The Publicity Victim: The Capital Gazette Massacre Case
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Photo: Anderson

The Publicity Victim: The Capital Gazette Massacre Case


ANNAPOLIS, MD — July 31, 2018         

The man accused of killing five Capital Gazette workers in Annapolis pleaded not guilty on Monday after his initial court appearance was canceled.

Prosecutors accuse Jarrod Ramos of walking into a local Annapolis newspaper with a gun, shooting and killing five journalists.

It happened last month, when an armed man stormed into the Capital Gazette newsroom in Annapolis with a shotgun in broad daylight, killing five journalists for reporting his online threats against Ramos's former classmate.

All victims pleaded for help on social media. One reporter described the scene as a “war zone.” A photographer said he jumped over a dead colleague and fled for his life.

"There is nothing more terrifying than hearing multiple people get shot while you're under your desk and then hear the gunman reload," tweeted Capital Gazette reporter Phil Davis.

The victims were identified as Rob Hiaasen, 59, a former feature writer for The Baltimore Sun who joined the Capital Gazette in 2010 as an assistant editor and columnist; Wendi Winters, 65, a community correspondent; Gerald Fischman, 61, the editorial page editor; John McNamara, 56, a staff writer; and Rebecca Smith, 34, a sales assistant hired in November. Two others were accidentally injured in the attack that began about 2:40 p.m. near the office.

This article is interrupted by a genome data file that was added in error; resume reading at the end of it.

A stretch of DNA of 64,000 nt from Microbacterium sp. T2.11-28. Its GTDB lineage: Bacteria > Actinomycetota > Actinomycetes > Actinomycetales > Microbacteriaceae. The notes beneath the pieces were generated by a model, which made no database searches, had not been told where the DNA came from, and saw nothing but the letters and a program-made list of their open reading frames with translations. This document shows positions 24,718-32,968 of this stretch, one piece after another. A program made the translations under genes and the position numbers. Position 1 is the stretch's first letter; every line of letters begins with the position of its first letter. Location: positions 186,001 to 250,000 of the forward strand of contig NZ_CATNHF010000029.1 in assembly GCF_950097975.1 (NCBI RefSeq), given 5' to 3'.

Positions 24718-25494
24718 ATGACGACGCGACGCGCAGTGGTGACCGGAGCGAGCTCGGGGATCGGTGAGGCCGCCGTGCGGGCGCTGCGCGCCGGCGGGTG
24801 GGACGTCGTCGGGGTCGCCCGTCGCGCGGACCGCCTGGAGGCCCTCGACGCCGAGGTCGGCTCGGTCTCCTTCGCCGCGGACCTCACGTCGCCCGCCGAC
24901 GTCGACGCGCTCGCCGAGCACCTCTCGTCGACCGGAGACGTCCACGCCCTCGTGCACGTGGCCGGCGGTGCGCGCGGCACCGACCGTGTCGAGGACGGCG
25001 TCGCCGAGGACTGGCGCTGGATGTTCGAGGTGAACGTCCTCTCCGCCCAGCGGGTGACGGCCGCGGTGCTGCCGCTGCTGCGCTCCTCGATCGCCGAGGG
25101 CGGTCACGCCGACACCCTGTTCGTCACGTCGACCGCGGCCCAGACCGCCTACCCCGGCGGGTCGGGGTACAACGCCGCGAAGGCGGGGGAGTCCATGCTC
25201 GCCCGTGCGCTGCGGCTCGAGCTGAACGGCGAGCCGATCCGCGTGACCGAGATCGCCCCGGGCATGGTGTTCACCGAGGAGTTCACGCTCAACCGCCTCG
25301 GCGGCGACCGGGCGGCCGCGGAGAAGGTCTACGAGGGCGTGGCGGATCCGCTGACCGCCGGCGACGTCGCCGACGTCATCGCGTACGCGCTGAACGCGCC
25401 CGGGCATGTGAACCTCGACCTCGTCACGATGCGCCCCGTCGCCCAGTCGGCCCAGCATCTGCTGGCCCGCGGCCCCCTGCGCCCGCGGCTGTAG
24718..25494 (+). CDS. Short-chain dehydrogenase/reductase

Prior to the shooting the paper had published an article entitled "Jarrod wants to be your friend," profiling the woman who allegedly said she was the victim of Ramos' harassment.

The story mentioned that Ramos attended Arundel High School, studied computer engineering and was an employee of the Bureau of Labor Statistics.

In the article, the woman, whose name was withheld, claimed that Ramos, a former high school classmate, tracked her down on Facebook and then harshly harassed her through email for as long as two years.

Ramos sent the woman months of emails in which he “alternately asked for help, called her vulgar names and told her to kill herself.”

According to the article, the bank where she worked allegedly put her on probation because of "an email from Ramos and a follow-up phone call in which he advised them to fire her." The article went on to say that she was laid off a few months later and "believes, but can't prove, it was because of Ramos."